This issue brings together two guest edited sections on the works of Zygmunt Bauman and Daniel Bell. The first, edited by Mark Davis, director of the Bauman Institute in Leeds, tackles the problematic of temporality in the contemporary world. The experience of time itself seems to be melting – from the solid lines of predictable linearity into the formless flowing of compression, extension, and simultaneity. As time becomes more hurried, more multifaceted, and more filled with activity, we respond with more impatience, anxiety, and distraction.
Technology is interrogated here as a major cause of this new, always changing sense of time, especially regarding the evolving second world of the ‘online’ versus the ‘offline’. This division erodes the traditional ‘dividing lines’ of the social. Zygmunt Bauman writes in his introductory essay:
As far as our collective memory can delve into the past, our ancestors had to reconcile two or more sharply different, all too often contradictory and incompatible, sets of principles, norms and behavioral patterns around which their lives were wrapped. Most of the lines dividing the world they lived (like for instance border – or frontlines that separated the sacred from the mundane, public from private, or working time from the time of leisure) have been by now blurred and all but effaced – or at least relegated from the premier league of concerns to the murky and seldom if at all visited expanses of irrelevancy. In the order of importance measured by the extent of nuisance they provoke, all such past splits have been by now left behind by another division: one between online and offline segments of the world we currently inhabit.
From the accelerating technological culture of postmodernity, to the ‘profaned’ world of modernity: the following section, edited by Eduardo de la Fuente, assesses the important influence of Daniel Bell, in particular his notion of the unique but interacting ‘three realms’ of social life – the economic, the cultural and the political. Together these realms produce the contradictions of capitalist culture, and two of the papers below discuss just how pertinent this analysis remains today. Also as part of the discussion are essays on his relation to Marxism, using an often overlooked early work, and the importance of his conservatism in the field of American sociology. And finally, an inquiry into the significance of religion to culture, or its lack thereof, in modern times.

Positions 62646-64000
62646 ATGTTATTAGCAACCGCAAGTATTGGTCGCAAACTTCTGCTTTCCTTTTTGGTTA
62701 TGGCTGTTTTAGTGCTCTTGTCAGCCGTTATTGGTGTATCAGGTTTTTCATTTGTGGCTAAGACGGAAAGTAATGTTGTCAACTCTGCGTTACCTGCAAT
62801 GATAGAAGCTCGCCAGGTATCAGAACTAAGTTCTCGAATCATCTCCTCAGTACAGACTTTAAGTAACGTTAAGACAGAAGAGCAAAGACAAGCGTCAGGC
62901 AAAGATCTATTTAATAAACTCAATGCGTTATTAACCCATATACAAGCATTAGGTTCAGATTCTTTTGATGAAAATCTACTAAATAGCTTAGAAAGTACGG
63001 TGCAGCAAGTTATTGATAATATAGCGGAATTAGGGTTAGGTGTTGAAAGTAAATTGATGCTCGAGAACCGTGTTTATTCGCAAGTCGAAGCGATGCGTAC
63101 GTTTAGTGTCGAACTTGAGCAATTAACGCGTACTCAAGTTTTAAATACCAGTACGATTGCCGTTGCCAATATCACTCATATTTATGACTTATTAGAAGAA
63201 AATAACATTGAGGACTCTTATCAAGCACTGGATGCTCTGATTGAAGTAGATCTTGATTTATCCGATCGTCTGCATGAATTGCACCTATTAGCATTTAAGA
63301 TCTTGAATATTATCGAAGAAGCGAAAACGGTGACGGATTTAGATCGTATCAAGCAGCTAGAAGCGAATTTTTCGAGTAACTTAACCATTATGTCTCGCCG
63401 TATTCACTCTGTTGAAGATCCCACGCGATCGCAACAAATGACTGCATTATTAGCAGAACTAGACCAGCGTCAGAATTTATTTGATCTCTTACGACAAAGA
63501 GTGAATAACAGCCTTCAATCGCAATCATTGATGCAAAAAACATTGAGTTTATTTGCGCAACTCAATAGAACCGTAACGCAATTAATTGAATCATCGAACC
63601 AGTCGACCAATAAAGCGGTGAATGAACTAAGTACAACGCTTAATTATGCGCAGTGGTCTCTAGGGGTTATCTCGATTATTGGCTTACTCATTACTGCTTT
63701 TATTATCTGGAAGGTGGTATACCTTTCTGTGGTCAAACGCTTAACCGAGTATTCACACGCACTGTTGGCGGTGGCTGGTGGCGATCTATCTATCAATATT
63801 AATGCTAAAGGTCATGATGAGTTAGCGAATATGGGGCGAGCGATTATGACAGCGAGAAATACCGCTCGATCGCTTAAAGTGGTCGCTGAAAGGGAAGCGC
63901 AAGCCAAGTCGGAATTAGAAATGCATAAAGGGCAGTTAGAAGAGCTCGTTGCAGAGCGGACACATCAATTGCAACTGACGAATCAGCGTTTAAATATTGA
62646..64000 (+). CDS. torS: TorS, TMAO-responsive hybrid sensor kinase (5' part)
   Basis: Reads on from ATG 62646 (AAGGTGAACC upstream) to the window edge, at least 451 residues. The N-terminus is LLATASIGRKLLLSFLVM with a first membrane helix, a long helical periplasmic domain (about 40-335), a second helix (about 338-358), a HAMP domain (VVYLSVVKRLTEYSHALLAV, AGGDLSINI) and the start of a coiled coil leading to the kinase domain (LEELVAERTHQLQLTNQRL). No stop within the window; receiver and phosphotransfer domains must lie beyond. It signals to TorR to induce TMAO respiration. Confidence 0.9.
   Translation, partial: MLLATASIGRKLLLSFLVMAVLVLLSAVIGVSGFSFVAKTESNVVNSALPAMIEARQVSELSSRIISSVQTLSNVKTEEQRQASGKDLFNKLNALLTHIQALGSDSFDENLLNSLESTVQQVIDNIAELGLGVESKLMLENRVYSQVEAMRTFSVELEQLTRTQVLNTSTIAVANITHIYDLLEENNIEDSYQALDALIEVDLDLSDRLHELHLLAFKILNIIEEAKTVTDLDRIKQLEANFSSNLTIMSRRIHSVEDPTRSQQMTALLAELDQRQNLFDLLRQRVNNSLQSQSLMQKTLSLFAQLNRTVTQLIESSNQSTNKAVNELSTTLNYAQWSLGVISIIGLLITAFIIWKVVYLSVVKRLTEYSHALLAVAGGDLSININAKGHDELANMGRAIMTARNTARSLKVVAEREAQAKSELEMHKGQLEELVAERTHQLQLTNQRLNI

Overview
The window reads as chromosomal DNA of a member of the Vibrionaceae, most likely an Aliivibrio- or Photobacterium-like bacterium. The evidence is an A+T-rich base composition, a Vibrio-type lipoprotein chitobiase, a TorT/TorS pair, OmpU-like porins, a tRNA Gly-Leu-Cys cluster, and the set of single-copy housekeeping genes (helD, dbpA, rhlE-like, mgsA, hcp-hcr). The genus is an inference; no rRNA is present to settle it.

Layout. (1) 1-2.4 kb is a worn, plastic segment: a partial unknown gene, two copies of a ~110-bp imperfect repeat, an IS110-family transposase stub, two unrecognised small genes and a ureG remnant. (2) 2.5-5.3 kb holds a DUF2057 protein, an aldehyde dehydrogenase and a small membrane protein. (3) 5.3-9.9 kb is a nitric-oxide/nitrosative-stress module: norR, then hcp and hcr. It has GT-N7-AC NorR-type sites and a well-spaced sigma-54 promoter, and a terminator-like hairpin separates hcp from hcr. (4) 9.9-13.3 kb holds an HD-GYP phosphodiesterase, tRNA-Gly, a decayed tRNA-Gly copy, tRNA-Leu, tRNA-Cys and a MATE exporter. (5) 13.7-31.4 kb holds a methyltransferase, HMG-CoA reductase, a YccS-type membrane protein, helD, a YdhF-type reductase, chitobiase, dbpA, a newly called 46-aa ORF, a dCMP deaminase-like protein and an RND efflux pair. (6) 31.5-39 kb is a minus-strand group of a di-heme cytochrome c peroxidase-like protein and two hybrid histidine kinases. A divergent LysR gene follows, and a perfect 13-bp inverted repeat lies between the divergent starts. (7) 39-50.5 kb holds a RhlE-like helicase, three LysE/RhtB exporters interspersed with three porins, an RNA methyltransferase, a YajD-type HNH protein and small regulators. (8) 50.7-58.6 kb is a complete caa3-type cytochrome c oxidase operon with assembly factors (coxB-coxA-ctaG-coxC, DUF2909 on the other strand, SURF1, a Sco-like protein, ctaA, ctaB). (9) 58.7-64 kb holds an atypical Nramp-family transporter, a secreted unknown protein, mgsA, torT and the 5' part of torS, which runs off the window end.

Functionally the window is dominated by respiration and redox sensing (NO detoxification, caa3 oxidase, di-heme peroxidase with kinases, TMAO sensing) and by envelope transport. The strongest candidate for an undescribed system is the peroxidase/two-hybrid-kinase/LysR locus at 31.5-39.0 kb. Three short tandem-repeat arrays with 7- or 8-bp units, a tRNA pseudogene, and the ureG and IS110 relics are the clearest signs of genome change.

Table of Contents
Bauman and the Hurried Life
Dividing time, or loves labours lost…
Hurried lives: Dialectics of time and technology in liquid modernity
The temporal horizon of ‘The Choice’: anxieties and banalities in ‘Time’, modern and liquid
Architects of time: Labouring on digital futures
Citizenship, space and time: Engagement, identity and belonging in a connected world
Bell and the Good Life
Daniel Bell: American Menshevik
Daniel Bell, Conservative
The Culture Crunch: Daniel Bell’s The Cultural Contradictions of Capitalism
Daniel Bell’s ‘Disjunction of the Realms’: On the importance of unfashionable sociology
‘Profane’ rather than ‘secular’: Daniel Bell as cultural sociologist and critic of modern culture
Eduardo de la Fuente
Becoming dislocated: Zygmunt Bauman’s Culture in a Liquid Modern World (Polity, 2011); Collateral Damage: Social Inequalities in a Global Age (Polity, 2011); This Is Not A Diary (Polity, 2012)
Nikos Papastergiadis, Cosmopolitanism and Culture
Leon van Schaik
Jules Simon, Art and Responsibility: A Phenomenology of the Diverging Paths of Rosenzweig and Heidegger
David Roberts, The Total Work of Art in European Modernism